No new clothes: a story about branding and freedom

Branding and freedom aren’t two words you usually see together in a sentence. Let me tell you a story …

I used to go to job interviews in a suit. A nondescript black or navy trouser suit that was ill-fitting in so many ways. Firstly, the anatomy I’m blessed with makes finding a flattering off-the-shelf trouser suit quite difficult. Vanity aside, there I was, a young excited professional creative, going to find a job in my field, looking like an accountant!

Somewhere along the journey into adulthood, I had picked up this idea that this is how things were done. Serious situations like job interviews called for “serious” attire and, we all know that means a suit. Despite the fact that people who already worked at these places never/rarely wore suits. Despite the fact that I was largely being judged on my creativity and, we all know how your visual presentation has the power to influence decisions. My choice of clothing just didn’t make sense.

Presentation is everything

There I’d be, nervous and also uncomfortable, yet trying to present my best self. How could I give people an accurate taste of who I was, when my attire was telling a whole different story? In fact, in retrospect, I’m surprised I got any job offers at all! I know our accolades and portfolios should be what wins us work but, I’m not naive enough to think that employers aren’t swayed by other factors about our presentation (including how we look).

Then I came across the following quote, by Henry David Thoreau:

“Beware of all enterprises that require new clothes.”
A lightbulb went off.

Me wearing suits was me trying to be something I was not. It was me trying to be something I assumed people wanted to see. Trying to be something I felt was expected of me. It didn’t feel right because it wasn’t right … for me.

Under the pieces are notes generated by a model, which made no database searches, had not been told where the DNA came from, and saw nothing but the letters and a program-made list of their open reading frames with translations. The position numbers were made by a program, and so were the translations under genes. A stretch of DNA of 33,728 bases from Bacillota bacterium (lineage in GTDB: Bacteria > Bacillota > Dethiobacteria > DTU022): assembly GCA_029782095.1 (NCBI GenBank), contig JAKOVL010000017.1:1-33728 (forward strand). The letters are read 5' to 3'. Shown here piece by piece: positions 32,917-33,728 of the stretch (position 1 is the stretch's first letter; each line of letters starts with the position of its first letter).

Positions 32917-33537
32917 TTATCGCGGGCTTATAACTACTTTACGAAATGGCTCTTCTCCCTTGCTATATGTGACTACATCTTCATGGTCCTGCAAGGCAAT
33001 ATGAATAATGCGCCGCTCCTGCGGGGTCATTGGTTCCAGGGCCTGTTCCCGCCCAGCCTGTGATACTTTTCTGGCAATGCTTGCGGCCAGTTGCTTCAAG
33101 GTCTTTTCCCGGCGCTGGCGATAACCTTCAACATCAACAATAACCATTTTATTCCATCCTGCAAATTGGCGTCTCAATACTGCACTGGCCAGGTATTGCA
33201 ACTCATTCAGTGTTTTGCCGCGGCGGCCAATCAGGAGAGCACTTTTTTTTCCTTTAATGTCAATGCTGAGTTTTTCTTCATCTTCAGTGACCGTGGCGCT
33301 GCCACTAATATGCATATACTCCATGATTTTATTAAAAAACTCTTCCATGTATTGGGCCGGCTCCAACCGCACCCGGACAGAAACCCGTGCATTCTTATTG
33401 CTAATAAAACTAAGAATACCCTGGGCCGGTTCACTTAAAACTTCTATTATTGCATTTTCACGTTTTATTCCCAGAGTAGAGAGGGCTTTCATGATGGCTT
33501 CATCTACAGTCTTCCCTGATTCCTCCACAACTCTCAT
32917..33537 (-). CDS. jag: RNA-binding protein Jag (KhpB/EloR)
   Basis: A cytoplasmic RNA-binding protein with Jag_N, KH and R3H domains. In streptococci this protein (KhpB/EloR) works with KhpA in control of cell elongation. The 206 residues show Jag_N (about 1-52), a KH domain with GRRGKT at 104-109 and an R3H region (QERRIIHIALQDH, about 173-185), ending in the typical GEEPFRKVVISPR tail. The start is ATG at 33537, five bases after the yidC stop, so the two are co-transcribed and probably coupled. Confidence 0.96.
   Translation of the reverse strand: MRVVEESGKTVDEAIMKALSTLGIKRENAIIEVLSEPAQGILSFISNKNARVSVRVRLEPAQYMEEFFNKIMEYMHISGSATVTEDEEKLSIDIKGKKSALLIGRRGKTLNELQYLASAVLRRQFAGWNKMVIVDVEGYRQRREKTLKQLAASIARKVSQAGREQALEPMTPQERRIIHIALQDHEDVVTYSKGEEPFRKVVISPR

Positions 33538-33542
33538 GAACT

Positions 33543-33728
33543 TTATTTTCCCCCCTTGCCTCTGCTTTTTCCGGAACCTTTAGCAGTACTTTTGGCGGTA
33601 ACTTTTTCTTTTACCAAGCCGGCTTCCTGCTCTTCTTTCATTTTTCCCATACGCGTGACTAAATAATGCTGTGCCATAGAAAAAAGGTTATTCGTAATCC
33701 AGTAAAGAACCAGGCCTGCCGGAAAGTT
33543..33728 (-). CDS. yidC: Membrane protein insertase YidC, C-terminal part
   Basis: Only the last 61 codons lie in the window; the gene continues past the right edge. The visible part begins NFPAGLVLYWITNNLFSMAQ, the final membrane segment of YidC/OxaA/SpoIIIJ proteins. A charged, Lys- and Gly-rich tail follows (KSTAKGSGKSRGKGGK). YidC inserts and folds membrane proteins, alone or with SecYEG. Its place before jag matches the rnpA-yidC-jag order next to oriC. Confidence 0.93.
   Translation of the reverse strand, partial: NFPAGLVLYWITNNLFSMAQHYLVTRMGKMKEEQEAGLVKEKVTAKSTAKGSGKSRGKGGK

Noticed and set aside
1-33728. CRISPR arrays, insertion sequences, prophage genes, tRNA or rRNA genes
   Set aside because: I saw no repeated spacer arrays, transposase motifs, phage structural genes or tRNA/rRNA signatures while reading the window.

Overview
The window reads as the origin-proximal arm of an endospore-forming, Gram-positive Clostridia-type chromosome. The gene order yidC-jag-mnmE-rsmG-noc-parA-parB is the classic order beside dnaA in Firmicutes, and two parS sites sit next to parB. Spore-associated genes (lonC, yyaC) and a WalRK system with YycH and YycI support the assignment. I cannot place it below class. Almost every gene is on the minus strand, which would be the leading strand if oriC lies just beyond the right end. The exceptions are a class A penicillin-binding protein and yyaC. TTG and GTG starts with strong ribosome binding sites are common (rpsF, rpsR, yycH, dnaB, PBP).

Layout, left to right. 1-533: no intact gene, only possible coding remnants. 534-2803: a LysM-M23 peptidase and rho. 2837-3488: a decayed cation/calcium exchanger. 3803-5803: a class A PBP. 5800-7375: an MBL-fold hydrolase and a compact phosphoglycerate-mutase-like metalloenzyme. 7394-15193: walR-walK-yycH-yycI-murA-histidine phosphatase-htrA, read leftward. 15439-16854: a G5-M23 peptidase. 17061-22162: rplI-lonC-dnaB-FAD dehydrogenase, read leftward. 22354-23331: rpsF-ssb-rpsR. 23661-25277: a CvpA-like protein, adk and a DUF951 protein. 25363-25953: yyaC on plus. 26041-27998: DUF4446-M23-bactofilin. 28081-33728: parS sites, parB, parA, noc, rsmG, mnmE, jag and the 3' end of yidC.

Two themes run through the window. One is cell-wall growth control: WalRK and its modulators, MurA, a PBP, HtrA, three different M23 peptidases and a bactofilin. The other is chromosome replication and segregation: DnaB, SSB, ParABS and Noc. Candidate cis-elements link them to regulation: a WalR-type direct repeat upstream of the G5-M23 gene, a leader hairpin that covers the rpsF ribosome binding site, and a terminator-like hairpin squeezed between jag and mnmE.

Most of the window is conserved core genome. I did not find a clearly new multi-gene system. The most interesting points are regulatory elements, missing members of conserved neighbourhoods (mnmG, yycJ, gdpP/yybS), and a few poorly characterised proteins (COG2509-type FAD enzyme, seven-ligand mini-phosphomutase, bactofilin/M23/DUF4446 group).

The problem with presenting yourself in a way that isn’t true to who you really are is that, you may find yourself keeping up the pretence for a while. With every passing day, your true self dies a little and you end up miserable, frustrated, resentful… a whole bevy of unpleasant emotions that signal the dimming of your special light.

This is not a recipe for success.

It does not attract career progression.
It does not attract your dream clients or customers.
It is not conducive to reaching your lifestyle goals.
It does not inspire others.
It does not change the world.

This is a story about branding
You could say it’s a tale about personal branding and the importance of doing it well. Nowadays, whether we’re running our own business or helping to build somebody else’s, we would do well to think about our personal brand. If you’re a business owner, your personal brand and your business brand are intertwined. More and more, people are interested in the people behind the products they buy and the services they engage.

That’s why I believe that your branding should make your heart sing!

Bank on the freedom to be you
When your branding speaks from your soul, it is automatically unique, genuine and powerful. It will speak volumes to your tribe of people – letting them know they’re in the right place for what it is they need or want.

You already have the ingredients to create branding that rings true to you  and knowing what to do with them.

There is no need to dress yourself, or your business, in a way that doesn’t suit who you are. There is no need to feel uncomfortable or fraudulent.

No more NOT being free, to be yourself.

Branding and freedom: discover ways to plant authentic roots for your business and help them flourish!

In May 2017, I ran the first Soulful Branding challenge, borne out of my desire to help people create branding that makes their heart sing. Having worked on branding for all kinds of individuals and organisations for the past 10+ years, I’ve learned a thing or two about creating a strong foundation for how you show up in the world (aka marketing), that is aligned with who you are. If it feels authentic, it’s going to be more effective. 

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